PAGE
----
Politics is a numbers game. Rail supporters and opponents are trying to tally votes on the Honolulu City Council, but council members are making calculations of their own for the election.

In the weeks since two Hawaii polls showed the public opinion has turned against the controversial Honolulu rail project, council members — particularly those on the ballot this year — have asked sharper questions and expressed doubts about the future for rail transit.

Lawsuits and the anti-rail mayoral candidacy of Ben Cayetano are among the biggest threats to rail in Honolulu. But the council could make those issues moot before they’re resolved if it votes down a soon-to-be-introduced proposal key to securing federal funds.

A request from the administration to increase the city’s line of credit is in the works, and it’s critical as the city asks the federal government for $1.55 billion. But will the politics of rail’s unpopularity weigh on the minds of council members who have to face voters?

To answer that question and to start to weigh the prospects for the key measure, let’s look at the three council factions when it comes to rail, and how the 2012 election impacts each of them.

Little Pressure On Rail Supporters

Chair Ernie Martin, Breene Harimoto, Stanley Chang and Nestor Garcia are, in some order, the council’s strongest rail supporters.

Martin was quoted in the city’s press release when Mayor Peter Carlisle and HART Finance Chair Don Horner first unveiled the line of credit plan in February. Harimoto joined Carlisle at a press conference to rebut Cayetano’s claims about rail’s impact on future city spending.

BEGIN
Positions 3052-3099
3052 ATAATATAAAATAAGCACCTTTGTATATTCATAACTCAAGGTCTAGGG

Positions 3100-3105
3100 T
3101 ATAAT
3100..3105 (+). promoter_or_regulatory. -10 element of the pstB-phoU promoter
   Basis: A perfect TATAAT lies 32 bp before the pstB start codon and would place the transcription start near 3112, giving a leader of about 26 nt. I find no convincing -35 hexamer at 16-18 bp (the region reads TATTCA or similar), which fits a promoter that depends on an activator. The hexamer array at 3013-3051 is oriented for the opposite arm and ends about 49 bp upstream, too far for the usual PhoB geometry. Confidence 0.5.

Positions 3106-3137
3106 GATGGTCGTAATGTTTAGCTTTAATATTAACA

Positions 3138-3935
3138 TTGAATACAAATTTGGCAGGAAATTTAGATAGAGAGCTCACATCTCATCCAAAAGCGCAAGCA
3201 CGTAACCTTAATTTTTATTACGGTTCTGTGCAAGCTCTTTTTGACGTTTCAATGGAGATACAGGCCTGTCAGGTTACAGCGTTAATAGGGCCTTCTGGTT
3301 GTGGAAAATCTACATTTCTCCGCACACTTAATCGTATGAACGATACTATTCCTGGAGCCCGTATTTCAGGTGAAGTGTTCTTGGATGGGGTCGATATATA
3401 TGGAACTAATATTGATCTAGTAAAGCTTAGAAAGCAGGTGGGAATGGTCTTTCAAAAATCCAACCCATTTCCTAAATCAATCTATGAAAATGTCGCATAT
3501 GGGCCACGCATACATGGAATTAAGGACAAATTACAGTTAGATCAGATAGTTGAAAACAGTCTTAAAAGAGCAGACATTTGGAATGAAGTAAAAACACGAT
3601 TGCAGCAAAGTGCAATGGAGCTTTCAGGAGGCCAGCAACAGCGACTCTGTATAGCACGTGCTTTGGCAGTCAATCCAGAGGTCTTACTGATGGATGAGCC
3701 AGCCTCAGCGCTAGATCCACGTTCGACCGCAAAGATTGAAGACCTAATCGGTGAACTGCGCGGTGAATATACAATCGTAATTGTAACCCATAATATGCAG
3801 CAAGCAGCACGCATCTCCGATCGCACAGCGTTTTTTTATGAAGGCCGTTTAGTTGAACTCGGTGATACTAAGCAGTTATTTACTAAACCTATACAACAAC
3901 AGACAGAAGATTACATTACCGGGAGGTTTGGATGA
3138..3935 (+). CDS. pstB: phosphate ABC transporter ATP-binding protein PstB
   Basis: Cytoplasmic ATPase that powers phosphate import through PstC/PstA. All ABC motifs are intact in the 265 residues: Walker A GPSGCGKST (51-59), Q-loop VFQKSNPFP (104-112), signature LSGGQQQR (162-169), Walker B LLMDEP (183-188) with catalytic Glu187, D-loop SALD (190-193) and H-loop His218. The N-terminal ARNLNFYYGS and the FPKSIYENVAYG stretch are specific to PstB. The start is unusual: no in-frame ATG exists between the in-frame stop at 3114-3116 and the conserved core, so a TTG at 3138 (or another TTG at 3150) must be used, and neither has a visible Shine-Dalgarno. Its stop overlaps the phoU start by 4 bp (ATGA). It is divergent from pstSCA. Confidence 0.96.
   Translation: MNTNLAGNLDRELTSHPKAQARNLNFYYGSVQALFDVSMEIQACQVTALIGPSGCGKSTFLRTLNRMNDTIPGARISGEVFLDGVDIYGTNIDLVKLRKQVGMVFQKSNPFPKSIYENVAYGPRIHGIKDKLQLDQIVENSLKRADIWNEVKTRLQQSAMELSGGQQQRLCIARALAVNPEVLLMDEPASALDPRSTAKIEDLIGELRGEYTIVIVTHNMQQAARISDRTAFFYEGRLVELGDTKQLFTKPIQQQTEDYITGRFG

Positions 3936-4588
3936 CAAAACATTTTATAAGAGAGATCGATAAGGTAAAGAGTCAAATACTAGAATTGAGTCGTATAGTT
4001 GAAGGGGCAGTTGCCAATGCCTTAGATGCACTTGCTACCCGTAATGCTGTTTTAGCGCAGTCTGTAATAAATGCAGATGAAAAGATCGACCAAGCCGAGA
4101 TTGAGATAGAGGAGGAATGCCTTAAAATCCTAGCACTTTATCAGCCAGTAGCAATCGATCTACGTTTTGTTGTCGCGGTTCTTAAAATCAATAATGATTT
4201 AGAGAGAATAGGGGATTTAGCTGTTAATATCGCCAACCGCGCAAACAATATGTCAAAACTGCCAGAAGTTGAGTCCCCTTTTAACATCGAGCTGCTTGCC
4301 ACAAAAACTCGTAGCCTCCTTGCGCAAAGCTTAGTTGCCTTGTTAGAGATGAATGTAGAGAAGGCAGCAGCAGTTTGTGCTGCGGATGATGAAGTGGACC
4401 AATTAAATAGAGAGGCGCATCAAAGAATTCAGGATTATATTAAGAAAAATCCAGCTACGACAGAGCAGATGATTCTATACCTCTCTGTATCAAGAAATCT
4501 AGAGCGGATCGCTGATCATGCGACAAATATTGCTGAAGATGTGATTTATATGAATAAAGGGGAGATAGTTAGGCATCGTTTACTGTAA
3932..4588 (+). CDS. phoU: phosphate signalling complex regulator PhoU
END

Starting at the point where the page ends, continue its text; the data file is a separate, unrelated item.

Garcia recently reminded everyone that development has for decades been pushed toward Ewa and Kapolei (and away from East Honolulu and Windward Oahu) and that everyone chips in for sewage and water projects that don’t benefit them directly.

Coincidence or not, Martin, Harimoto and Chang were elected in 2010 to their first terms and don’t face re-election until 2014. Garcia is term-limited at the end of this year and has been noncommittal about his political future.

Rail Opponents Facing Voters

On the other side, Tom Berg, Ann Kobayashi and Romy Cachola have been most vocal in their frustration with the direction of the rail system.

Berg’s voted against rail whenever possible and has staked out perhaps the most unyielding position of any council member on any single city issue. Both Kobayashi and Cachola have been slinging arrows for perceived waste of public money, and have repeatedly asked HART to change the rail financial plan to exclude federal bus money.